Debt collection is one of the most heavily regulated activities you will ever undertake.
The debt collection industry is one of the most heavily regulated in the United States. That is precisely why it’s risky to undertake debt collections on your own; there are rules for when and how past due clients can be contacted, what mediums you can use to reach out, what you can say, and how often you can say it.
There are federal rules and industry-specific rules, rules for how data is collected and stored, and even rules for what you should do if a consumer or past due client asks you to stop contacting them. These rules can shift quickly, but failing to stay compliant can promptly get a business into hot water.
We’ve compiled half a dozen rules currently governing the debt collection industry. These rules also apply and those businesses seeking a more DIY approach.
Following the Rules for Debt Collection
First, let’s start with the rules under the Fair Debt Collection Practices Act (FDCPA), the federal law that protects consumers from overzealous debt collection agents.
- The FDCPA usually does not cover a business debt. If your business is trying to collect a past due mortgage, credit card, medical bill, or personal or household-type debts, your debt collection practices are covered by FDCPA.
- The FDCPA regulates time and place of debt collection. For example, your debt collection efforts cannot occur before 8:00 a.m. or after 9:00 p.m. If you attempt debt collection in the workplace and the consumer or client asks you to stop, you may not continue your efforts.
- If you’ve been informed that an attorney is representing the client, debt collection must go through them and not the customer.
- If the past due client writes to tell you to stop contacting them, you cannot contact them. The exception is that you may tell them there will be no further contact or inform them that other legal action will be taken. It doesn’t mean you can’t pursue other avenues of debt collection, just that you cannot contact them to collect the debt.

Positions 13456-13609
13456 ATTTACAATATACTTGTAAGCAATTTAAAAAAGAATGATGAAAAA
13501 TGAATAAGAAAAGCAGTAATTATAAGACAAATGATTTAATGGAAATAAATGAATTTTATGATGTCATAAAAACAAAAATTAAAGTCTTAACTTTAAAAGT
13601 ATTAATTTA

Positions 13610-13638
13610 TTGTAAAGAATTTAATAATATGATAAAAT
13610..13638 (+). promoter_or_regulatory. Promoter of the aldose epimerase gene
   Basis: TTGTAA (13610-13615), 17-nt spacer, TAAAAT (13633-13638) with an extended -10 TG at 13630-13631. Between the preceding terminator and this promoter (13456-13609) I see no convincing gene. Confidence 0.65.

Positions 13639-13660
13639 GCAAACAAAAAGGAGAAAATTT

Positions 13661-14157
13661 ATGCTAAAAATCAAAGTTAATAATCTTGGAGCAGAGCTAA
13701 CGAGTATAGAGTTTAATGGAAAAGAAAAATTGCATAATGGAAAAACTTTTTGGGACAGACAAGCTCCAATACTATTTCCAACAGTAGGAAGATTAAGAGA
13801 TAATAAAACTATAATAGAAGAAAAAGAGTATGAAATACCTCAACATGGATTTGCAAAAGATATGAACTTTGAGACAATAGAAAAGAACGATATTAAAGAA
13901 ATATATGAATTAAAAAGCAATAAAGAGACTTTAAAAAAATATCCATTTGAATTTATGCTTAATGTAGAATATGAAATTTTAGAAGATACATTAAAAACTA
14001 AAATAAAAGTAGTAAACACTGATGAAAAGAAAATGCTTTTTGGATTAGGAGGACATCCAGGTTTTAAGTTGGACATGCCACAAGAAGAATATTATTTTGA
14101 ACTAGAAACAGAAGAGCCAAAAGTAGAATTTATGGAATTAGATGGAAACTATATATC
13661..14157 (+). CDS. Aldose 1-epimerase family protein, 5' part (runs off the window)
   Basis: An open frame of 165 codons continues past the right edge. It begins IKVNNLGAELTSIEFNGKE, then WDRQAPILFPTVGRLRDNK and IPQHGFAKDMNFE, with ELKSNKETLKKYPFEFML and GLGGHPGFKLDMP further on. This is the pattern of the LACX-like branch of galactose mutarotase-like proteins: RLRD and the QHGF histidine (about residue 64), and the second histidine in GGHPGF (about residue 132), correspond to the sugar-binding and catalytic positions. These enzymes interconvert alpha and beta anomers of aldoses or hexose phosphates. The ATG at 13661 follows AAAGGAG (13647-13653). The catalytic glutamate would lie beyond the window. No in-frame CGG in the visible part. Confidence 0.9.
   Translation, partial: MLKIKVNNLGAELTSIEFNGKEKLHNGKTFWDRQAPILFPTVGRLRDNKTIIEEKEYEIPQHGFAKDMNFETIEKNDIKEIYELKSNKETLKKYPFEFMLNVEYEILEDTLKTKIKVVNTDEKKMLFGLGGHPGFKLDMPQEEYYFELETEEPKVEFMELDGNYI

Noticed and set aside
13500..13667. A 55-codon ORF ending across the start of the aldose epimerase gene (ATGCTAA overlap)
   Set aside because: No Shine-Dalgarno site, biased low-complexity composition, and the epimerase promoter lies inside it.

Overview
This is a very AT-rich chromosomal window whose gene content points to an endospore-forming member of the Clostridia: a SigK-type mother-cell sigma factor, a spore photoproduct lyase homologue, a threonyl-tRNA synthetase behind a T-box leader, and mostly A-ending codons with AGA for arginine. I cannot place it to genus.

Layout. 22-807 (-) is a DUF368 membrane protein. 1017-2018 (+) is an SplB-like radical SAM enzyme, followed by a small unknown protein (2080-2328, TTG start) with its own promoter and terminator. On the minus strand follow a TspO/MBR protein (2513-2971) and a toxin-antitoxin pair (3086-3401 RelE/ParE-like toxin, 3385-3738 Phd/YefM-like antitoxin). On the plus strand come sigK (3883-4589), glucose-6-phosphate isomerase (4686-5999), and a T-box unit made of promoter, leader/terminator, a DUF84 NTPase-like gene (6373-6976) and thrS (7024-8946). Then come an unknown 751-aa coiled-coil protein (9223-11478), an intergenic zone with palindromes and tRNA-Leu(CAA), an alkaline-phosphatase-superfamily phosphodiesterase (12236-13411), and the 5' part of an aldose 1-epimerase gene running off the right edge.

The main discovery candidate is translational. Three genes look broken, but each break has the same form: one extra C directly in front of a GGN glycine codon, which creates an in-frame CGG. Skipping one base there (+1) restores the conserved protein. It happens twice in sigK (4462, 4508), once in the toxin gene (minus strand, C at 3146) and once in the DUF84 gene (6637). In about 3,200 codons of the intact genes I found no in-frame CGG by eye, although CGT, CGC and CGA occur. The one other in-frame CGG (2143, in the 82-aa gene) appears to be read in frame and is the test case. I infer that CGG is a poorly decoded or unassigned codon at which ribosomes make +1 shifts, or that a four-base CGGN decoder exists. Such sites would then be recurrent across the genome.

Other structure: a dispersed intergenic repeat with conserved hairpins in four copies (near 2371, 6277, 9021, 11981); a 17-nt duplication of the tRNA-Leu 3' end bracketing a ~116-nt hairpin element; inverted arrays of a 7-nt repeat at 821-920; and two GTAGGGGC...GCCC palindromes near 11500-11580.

- A debt collection agent is required to tell you certain things about the debt, specifically who the money is owed to, how much, and how the client can dispute the debt. If this information isn’t provided on initial contact, you have five days to send these details in writing.
- If the past due account holder disputes the past due debt within 30-days of receipt of the initial communication, you must stop all collection activityuntil you have verified the past due debt.
There are also rules under the Fair Credit Reporting Act governing how debt collection and past due balances can be documented in credit reports. There are even state laws governing fair practices by anyone conducting debt collection. Keeping compliant with all of these rules is a full-time job. That’s exactly why businesses turn to TSI. Our track record of compliance with all debt collection laws, along with decades of experience in most industries make us the top company in the nation to partner with companies seeking a better bottom line.
The TSI data-driven approach is designed to boost debt recovery while enhancing the relationship with your valuable customers. Learn more…